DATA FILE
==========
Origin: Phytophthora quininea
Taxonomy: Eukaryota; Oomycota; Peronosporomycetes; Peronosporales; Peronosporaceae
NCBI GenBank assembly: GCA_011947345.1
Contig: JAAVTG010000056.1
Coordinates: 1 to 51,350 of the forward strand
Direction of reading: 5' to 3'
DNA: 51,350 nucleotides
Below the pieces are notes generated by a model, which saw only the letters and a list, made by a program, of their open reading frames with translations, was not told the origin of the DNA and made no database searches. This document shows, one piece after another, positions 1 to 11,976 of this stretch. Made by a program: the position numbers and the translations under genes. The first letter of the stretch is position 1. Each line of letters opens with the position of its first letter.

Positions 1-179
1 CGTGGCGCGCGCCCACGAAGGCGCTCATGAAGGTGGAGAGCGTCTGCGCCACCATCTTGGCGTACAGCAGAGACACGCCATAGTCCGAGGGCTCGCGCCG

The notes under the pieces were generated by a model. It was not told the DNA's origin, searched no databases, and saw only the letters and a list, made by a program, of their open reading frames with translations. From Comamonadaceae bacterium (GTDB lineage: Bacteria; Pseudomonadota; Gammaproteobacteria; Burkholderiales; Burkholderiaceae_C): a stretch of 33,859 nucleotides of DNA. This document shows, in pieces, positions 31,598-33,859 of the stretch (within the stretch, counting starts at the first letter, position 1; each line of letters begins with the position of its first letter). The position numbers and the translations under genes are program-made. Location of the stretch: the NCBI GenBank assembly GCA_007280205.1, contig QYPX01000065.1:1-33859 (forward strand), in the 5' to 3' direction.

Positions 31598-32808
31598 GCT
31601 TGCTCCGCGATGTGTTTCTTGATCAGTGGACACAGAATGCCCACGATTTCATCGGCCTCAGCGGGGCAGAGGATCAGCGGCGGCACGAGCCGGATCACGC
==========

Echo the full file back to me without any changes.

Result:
Origin: Phytophthora quininea
Taxonomy: Eukaryota; Oomycota; Peronosporomycetes; Peronosporales; Peronosporaceae
NCBI GenBank assembly: GCA_011947345.1
Contig: JAAVTG010000056.1
Coordinates: 1 to 51,350 of the forward strand
Direction of reading: 5' to 3'
DNA: 51,350 nucleotides
Below the pieces are notes generated by a model, which saw only the letters and a list, made by a program, of their open reading frames with translations, was not told the origin of the DNA and made no database searches. This document shows, one piece after another, positions 1 to 11,976 of this stretch. Made by a program: the position numbers and the translations under genes. The first letter of the stretch is position 1. Each line of letters opens with the position of its first letter.

Positions 1-179
1 CGTGGCGCGCGCCCACGAAGGCGCTCATGAAGGTGGAGAGCGTCTGCGCCACCATCTTGGCGTACAGCAGAGACACGCCATAGTCCGAGGGCTCGCGCCG

The notes under the pieces were generated by a model. It was not told the DNA's origin, searched no databases, and saw only the letters and a list, made by a program, of their open reading frames with translations. From Comamonadaceae bacterium (GTDB lineage: Bacteria; Pseudomonadota; Gammaproteobacteria; Burkholderiales; Burkholderiaceae_C): a stretch of 33,859 nucleotides of DNA. This document shows, in pieces, positions 31,598-33,859 of the stretch (within the stretch, counting starts at the first letter, position 1; each line of letters begins with the position of its first letter). The position numbers and the translations under genes are program-made. Location of the stretch: the NCBI GenBank assembly GCA_007280205.1, contig QYPX01000065.1:1-33859 (forward strand), in the 5' to 3' direction.

Positions 31598-32808
31598 GCT
31601 TGCTCCGCGATGTGTTTCTTGATCAGTGGACACAGAATGCCCACGATTTCATCGGCCTCAGCGGGGCAGAGGATCAGCGGCGGCACGAGCCGGATCACGC